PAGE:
Usually, insurance policies contain a clause allowing driving with permission of the insured person ‘by any person who holds or has held a driving licence’. People often assume that just because a driving licence is no longer valid that the corresponding insurance cannot be valid either. This is not the case and is why proper enquiry should be undertaken to clarify the ‘driving licence condition’ clause of the insurance. This could make the difference. 

  1. II. STATUTORY DEFENCE FOR DRIVING IN THE COURSE OF EMPLOYMENT

If you are driving a vehicle in the course of your employment (i.e. whilst you are carrying out the orders of your employer during your normal working circumstances) and are uninsured then you may qualify for this defence. Three conditions have to first be satisfied. The vehicle must not belong to you or be given to you on loan/hire; the vehicle must be being used in the course of your employment; and you cannot know or have reason to believe that there was no policy of insurance or security in place. It is for you as the accused to prove this to the Court.

If you are successful, then the employer can be prosecuted for ‘causing or permitting’ another person to drive without insurance.

  • III. THE ‘SPECIAL REASONS’ DEFENCE

Having a special reason will not exempt you completely from any penalties but may lessen them. There are various different reasons which could come under this category. This is why a hearing is required. If the reason links up to the circumstances of the offence the Court could excuse the offender because of this ‘special reason’ or explanatory circumstance.

You must persuade the Court on the balance of probabilities that your reason comes under this category. This means that your submissions need to be relatively persuasive.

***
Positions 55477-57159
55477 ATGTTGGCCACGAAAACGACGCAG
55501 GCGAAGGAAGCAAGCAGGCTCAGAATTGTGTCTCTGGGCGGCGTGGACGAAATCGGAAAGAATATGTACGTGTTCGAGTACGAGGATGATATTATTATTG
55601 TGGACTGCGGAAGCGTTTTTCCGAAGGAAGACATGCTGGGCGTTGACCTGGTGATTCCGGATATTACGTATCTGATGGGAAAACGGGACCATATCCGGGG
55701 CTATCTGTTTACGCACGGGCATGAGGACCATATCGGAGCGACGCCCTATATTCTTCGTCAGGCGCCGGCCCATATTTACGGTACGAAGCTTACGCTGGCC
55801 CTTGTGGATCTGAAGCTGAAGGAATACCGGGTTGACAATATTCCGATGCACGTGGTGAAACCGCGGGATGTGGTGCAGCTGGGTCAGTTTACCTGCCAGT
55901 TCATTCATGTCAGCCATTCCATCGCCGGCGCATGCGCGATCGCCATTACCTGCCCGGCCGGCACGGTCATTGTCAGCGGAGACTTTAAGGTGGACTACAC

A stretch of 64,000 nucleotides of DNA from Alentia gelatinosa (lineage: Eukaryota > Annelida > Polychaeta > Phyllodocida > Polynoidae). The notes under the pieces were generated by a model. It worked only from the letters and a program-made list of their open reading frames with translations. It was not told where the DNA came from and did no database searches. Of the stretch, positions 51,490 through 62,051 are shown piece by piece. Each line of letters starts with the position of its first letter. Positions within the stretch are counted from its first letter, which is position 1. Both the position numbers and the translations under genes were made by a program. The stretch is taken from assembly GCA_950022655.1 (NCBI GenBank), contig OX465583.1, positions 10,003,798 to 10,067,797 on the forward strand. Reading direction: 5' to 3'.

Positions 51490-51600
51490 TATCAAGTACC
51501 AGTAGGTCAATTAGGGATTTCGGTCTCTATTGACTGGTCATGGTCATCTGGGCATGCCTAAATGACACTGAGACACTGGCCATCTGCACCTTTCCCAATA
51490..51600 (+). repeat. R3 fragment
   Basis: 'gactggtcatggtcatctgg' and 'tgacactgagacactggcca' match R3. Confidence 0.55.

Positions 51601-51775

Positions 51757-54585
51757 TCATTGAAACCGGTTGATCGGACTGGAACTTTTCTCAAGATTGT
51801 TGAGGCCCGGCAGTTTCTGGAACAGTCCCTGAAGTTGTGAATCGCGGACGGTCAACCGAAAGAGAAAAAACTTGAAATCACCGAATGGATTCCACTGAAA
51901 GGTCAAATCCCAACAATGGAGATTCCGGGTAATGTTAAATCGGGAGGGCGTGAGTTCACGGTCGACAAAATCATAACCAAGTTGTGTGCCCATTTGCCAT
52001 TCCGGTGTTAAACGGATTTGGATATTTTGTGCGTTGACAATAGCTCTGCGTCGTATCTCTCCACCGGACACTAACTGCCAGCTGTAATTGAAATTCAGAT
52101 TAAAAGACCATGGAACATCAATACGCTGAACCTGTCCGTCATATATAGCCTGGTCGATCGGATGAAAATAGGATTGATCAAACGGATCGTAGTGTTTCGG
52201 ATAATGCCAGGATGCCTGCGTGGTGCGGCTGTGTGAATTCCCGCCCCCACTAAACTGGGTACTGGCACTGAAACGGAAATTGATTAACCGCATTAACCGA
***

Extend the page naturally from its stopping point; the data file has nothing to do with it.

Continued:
Some examples of qualifying special reasons are:

  • If the insurance provider has cancelled the policy without notifying you;
  • If the policy is not in force due to faults of the provider
  • If you’re informed (by the vehicle owner or policyholder) that you can legally drive the vehicle;
  • That you have a genuine reason to believe you are insured.

If, for example, your policy was cancelled without your knowledge, the blame is still on you However, by arguing a special reason you could get off lighter than you would have otherwise. On the other hand, accidentally letting your policy lapse is not a legitimate defence. Even if you are left uninsured for a single day this could lead to significant consequences. There is no obligation on your insurer to automatically renew your insurance and it is always your responsibility to check you are covered before you drive. if you need further information or need legal services regarding driving without insurance, contact our road traffic solicitors at This email address is being protected from spambots. You need JavaScript enabled to view it..